Killed by ice, saved by ice

Filed under the truth is stranger than fiction category: the only men who escaped the (ice) cannon balls of the avalanche were under protection of a big wall of ice.

This is symptomatic of larger problems which need resolution through long-term planning and action. While Himalayas earn a lot of foreign exchange for Nepal, the high volume of thrill seekers – even so far as to creating a traffic jam at 29000 feet –  does not do any good to either man or mountain. The relentless pressure to ease access – there is actually a mad plan to attach ladders on mountains to make climbing easier (see below) – may lead to larger disasters. And now 13 Sherpas are dead due to avalanche (and they will not be the last to be killed).

Photos: Exploring Mount Everest

Another Sherpa guide has died in Friday’s Mount Everest avalanche,
bringing the death toll to 13, a Nepalese government official said

It is the single
deadliest accident on Mount Everest, officials said. Three others are
missing, said Madhu Sudan Burlakoti of Nepal’s Tourism Ministry, and at
least half a dozen are injured.

A group of about 50
people, mostly Nepali Sherpas, were hit by the avalanche at more than
20,000 feet, said Tilak Ram Pandey of the ministry’s mountaineering

The avalanche took place just above base camp in the Khumbu Ice Fall.

Climbers and guides had
been setting the ropes for the route, acclimating and preparing the
camps along the route when the avalanche hit Friday, said Gordon Janow
with Alpine Ascents International in Seattle.

“A big piece of ice
suddenly came off the mountain. I did not think I would survive. I am
very happy to have survived,” said Wangdi, who has reached the
mountain’s summit three times before.

He and an assistant, who were attached to a safety rope, hid behind a piece of ice as the avalanche came tumbling down, he said.

“We could do that
because we were in the front,” he said. “Up to 12 of those behind us
survived, but the ones after them died. Those who had already crossed
ahead when the ice came off also survived.

It was the final obstacle, the 40 feet of technical climbing up a
near vertical rock face that pushed Sir Edmund Hillary to the limit.
Once climbed, the way to the summit of Mount Everest lay open.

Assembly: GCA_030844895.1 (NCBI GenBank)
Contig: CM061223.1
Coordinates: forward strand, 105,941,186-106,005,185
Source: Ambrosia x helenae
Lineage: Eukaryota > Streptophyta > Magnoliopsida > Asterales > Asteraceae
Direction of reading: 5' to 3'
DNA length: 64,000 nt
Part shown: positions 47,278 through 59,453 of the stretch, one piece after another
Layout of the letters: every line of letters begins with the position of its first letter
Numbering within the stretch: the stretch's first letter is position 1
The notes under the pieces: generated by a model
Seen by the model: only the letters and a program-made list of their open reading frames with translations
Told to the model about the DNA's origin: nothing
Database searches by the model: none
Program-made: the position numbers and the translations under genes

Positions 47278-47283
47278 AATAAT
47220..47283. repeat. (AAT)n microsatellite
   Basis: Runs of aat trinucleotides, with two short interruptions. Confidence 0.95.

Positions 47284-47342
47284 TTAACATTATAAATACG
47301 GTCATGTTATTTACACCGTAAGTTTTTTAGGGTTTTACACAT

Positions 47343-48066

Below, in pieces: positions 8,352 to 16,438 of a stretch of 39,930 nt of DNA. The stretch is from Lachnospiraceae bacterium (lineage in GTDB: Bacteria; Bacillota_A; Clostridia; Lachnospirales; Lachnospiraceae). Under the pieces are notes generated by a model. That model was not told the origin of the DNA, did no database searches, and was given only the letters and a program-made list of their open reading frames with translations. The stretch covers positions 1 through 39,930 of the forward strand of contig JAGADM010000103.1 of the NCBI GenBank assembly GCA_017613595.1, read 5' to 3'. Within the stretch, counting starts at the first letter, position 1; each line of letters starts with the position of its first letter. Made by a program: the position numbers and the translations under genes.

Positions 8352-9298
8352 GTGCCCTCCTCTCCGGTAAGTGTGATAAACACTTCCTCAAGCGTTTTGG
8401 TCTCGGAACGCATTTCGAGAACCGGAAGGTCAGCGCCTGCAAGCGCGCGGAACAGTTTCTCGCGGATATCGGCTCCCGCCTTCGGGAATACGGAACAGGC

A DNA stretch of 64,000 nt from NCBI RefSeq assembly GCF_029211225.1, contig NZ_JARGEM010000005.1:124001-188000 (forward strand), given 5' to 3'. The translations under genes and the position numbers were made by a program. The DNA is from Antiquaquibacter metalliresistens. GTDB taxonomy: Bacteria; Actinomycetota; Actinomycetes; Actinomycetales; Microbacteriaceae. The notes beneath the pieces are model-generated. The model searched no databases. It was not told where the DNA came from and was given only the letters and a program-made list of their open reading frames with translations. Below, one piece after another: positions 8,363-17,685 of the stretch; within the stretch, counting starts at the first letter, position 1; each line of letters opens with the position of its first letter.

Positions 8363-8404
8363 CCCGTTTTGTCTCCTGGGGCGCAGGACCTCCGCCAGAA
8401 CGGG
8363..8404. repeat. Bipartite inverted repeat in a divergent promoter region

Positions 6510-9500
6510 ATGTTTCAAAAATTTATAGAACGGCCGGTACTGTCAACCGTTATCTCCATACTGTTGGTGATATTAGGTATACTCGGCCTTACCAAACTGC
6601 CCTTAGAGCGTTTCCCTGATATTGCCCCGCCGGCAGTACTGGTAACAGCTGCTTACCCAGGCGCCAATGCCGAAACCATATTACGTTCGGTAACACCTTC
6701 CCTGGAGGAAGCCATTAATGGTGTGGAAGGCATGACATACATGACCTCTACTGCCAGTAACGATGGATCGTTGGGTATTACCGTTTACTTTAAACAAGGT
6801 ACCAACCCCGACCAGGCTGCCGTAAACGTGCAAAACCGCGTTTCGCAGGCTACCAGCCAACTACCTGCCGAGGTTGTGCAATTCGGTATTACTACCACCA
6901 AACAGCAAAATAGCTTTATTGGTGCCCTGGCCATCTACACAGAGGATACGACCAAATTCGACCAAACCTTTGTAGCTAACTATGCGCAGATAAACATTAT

almost exactly 60 years after the New Zealander and his rope-mate,
Sherpa Tenzing Norgay, stood on the highest point in the planet, a new
plan has been mooted to install a ladder on the famous Hillary Step, as
the crucial pitch at nearly 29,000ft has been known since it was first
ascended. The aim is to ease congestion.

“We are now discussing
putting a ladder on the Hillary Step but it is obviously controversial,”
said Dawa Steven Sherpa, who runs commercial expeditions on Everest and
is a senior member of the Expedition Operators Association in Nepal.

year, 520 climbers have reached the summit of Everest. On 19 May,
around 150 climbed the last 3,000ft of the peak from Camp IV within
hours of each other, causing lengthy delays as mountaineers queued to
descend or ascend harder sections.

“Most of the traffic jams are
at the Hillary Step because only one person can go up or down. If you
have people waiting two, three or even four hours that means lots of
exposure [to risk]. To make the climbing easier, that would be wrong.
But this is a safety feature,” said Sherpa, who co-ordinates the work to
prepare the traditional route up the mountain for clients who pay
between $45,000 and $75,000.

The plan has received some support from the world’s mountaineering authorities.
Vrijlandt, the president of the International Mountaineering and
Climbing Federation (UIAA), said the ladder could be a solution to the
increasing numbers of climbers on the mountain.

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